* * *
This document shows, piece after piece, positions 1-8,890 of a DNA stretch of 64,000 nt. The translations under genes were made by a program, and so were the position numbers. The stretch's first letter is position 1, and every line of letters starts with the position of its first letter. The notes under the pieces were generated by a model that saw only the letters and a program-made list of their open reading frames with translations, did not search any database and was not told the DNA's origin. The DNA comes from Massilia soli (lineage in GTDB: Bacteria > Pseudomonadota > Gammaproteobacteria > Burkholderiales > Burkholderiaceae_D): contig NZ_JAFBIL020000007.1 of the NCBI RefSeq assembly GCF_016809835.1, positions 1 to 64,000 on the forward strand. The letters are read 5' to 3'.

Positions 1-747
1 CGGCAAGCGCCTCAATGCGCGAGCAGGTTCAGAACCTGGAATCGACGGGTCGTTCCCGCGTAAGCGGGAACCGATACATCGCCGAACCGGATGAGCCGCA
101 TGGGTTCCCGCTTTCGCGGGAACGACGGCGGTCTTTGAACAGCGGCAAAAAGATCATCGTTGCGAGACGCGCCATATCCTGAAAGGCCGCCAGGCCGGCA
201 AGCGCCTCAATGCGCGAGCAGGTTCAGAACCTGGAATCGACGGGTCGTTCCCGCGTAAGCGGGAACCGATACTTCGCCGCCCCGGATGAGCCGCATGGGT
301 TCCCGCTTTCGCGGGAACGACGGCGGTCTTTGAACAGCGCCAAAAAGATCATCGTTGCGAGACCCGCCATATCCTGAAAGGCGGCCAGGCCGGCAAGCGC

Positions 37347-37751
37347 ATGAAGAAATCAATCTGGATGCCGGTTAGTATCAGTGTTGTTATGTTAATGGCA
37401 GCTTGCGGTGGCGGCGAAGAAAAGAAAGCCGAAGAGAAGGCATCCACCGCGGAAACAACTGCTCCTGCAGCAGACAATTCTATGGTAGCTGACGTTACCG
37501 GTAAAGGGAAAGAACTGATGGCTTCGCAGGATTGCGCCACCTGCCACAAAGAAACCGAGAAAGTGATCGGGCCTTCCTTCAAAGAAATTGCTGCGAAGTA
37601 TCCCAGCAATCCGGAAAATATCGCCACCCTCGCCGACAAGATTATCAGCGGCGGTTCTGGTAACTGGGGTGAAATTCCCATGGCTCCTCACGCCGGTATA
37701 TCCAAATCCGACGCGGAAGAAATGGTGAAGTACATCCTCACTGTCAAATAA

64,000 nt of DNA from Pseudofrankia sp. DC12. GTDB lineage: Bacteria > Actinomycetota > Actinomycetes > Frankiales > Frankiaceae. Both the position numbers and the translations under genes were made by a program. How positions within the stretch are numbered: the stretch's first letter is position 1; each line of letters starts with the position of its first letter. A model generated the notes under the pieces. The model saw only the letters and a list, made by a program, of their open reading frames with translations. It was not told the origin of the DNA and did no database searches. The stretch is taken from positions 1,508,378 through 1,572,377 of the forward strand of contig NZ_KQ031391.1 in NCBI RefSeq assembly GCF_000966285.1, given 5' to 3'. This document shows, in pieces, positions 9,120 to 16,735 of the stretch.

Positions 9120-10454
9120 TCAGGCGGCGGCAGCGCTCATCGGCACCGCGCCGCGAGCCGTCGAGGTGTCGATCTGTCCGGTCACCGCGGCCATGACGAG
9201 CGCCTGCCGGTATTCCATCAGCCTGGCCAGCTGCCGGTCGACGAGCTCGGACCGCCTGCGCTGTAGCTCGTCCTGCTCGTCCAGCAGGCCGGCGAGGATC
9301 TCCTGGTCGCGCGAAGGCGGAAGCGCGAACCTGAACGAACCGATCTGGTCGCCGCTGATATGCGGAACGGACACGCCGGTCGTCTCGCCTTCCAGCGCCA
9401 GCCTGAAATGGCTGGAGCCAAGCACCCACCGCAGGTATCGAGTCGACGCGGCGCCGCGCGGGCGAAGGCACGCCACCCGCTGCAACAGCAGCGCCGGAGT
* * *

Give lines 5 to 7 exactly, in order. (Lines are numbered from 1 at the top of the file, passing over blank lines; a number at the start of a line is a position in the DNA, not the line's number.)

201 AGCGCCTCAATGCGCGAGCAGGTTCAGAACCTGGAATCGACGGGTCGTTCCCGCGTAAGCGGGAACCGATACTTCGCCGCCCCGGATGAGCCGCATGGGT
301 TCCCGCTTTCGCGGGAACGACGGCGGTCTTTGAACAGCGCCAAAAAGATCATCGTTGCGAGACCCGCCATATCCTGAAAGGCGGCCAGGCCGGCAAGCGC

Positions 37347-37751